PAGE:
5. The assessee, being aggrieved, has come up in appeal before us. Shri S.D. Bahl, the learned counsel for the assessee, relied upon the explanations, furnished on behalf of the assessee vide its replies dated 30-11-1978, 14-12-1980, 22-4-1981, 8-11-1983 and 21-11-1983. He submitted that the account books were produced before the IAC under Section 144B and vouchers could not be produced as they were with the other partner, Bharat Kumar, who had taken them for being produced before the sales tax authorities. He also pointed out that the sales tax authorities had completed the assessment on the basis of the sale figure returned by the assessee. Referring to the provisions of Section 271(1)(c), he pointed out that the ITO had proceeded on the basis of the old Explanation to Section 271(1) (c) which existed prior to 1-4-1976 whereas in the present case, the new Explanation was applicable. Next, he pointed out that the learned Commissioner (Appeals) had also considered decisions under the old Explanation. So far as Bill No. 438 is concerned, he pointed out that there was a dispute between the assessee-firm and Rakesh Chand Mahesh Chand regarding the finalisation of accounts and that notwithstanding the fact that this bill was not ledgerised, it was duly entered in the stock register and the goods had been actually sold. He also pointed out that the stock register had been duly examined by the excise authorities and on 31-3-1978, no unaccounted stock of IMFL or beer was found in the shop. The stock register was, therefore, said to be duly maintained. In this regard, reference was also made to the copies of the notes of inspection, made by the excise department from time to time. So far as the consumption of liquor in glasses is concerned, he pointed out that the asses-see could not prevent customers from drinking in glasses at the shop after buying sealed bottles. He pointed out that the assessee had filed an affidavit dated 8-11-1983 of the partner Ashok Kumar to this effect but that it was not admitted in evidence by the learned Commissioner (Appeals). So far as the expenses are concerned, he pointed out that no specific instance of unvouched expenses had been pointed out and that the expenses consisted of Rs. 3 lakhs as licence money and other fee, Rs. 6,000 by way of rent and Rs. 18,536 by way of salary and wages. The expenses were said to be rightly claimed. Lastly, he pointed out that the fact that no appeal had been filed against the assessment order could not operate against the assessee. He also pointed out that the assessee had already explained that appeal could not be filed as the firm was dissolved on 31-3-1978 and because the partners had to bear tax at Rs. 2,473 only. Reference was also made by him to the decision of the Hon'ble Patna High Court in CIT v. Binod Co.  122 ITR 832, wherein it was held that the assessee's agreeing to addition of cash credit to the total income, did not amount to admission of concealment of income. Reference was also made by him to the decision of the Hon'ble Punjab and Haryana High Court in Vishwakarma Industries v. CIT  135 ITR 652 (FB) wherein it was held that the burden of discharging the onus would be like the one in the ordinary civil proceedings. Reliance was also placed by him on the following observations made by the Allahabad Bench 'A' of the Tribunal in the case of Biland Ram Hargun Dass v. ITO  8 ITD 772 : It is well established that penalty cannot be levied merely because a certain item is surrendered unless there is material on record to show that the surrendered item was the assessee's income. In other words, no penalty can be imposed simply because the assessee had agreed that certain amounts were its income.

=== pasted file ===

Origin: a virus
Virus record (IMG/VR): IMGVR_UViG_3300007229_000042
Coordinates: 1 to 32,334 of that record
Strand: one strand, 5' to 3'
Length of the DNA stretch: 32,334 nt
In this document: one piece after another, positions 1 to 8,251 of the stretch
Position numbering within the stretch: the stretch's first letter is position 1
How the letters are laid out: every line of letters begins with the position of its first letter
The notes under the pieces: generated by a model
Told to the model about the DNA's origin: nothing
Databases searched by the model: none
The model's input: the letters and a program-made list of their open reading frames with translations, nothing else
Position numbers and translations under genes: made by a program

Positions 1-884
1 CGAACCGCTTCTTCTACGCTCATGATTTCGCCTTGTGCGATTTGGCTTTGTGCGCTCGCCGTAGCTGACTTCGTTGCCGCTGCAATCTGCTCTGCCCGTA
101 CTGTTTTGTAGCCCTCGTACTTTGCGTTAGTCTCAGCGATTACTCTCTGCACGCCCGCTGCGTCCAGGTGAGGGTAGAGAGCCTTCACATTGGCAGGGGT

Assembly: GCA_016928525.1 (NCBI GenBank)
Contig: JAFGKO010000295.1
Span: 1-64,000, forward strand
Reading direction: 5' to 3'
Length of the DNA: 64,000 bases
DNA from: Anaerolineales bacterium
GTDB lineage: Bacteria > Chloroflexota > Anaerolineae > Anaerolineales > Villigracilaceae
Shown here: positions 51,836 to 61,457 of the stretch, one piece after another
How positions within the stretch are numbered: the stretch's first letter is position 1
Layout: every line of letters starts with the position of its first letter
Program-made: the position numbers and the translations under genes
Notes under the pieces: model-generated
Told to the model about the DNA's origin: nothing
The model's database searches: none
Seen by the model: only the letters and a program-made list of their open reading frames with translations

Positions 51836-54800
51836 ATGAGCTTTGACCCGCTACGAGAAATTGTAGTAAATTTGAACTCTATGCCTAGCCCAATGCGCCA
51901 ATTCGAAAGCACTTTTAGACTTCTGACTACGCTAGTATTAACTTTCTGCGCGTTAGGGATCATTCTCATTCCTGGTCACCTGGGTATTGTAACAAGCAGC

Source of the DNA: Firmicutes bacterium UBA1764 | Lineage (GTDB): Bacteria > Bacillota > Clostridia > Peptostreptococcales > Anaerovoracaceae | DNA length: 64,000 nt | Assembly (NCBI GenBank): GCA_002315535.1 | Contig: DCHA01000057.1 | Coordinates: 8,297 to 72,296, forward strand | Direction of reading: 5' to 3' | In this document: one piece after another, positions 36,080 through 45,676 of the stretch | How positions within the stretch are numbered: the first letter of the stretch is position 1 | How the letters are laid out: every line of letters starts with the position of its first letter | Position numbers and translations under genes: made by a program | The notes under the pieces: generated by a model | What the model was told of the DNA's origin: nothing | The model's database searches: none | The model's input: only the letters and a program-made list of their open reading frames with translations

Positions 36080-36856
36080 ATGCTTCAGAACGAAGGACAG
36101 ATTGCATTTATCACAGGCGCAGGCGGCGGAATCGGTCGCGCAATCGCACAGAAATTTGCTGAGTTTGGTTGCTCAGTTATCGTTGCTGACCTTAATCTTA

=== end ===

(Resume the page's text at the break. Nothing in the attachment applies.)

Referring to the provisions of Section 271(1)(c), Shri Bahl, submitted that in respect of the facts, material to the computation of the total income of the assessee to explanation offered by the assessee was held to be not substantiated but no presumption of concealment could be raised against the assessee as a result of the rejection of its explanation since the explanation was bona fide and all the facts relating to the same and material to the computation of its total income, had been disclosed by it.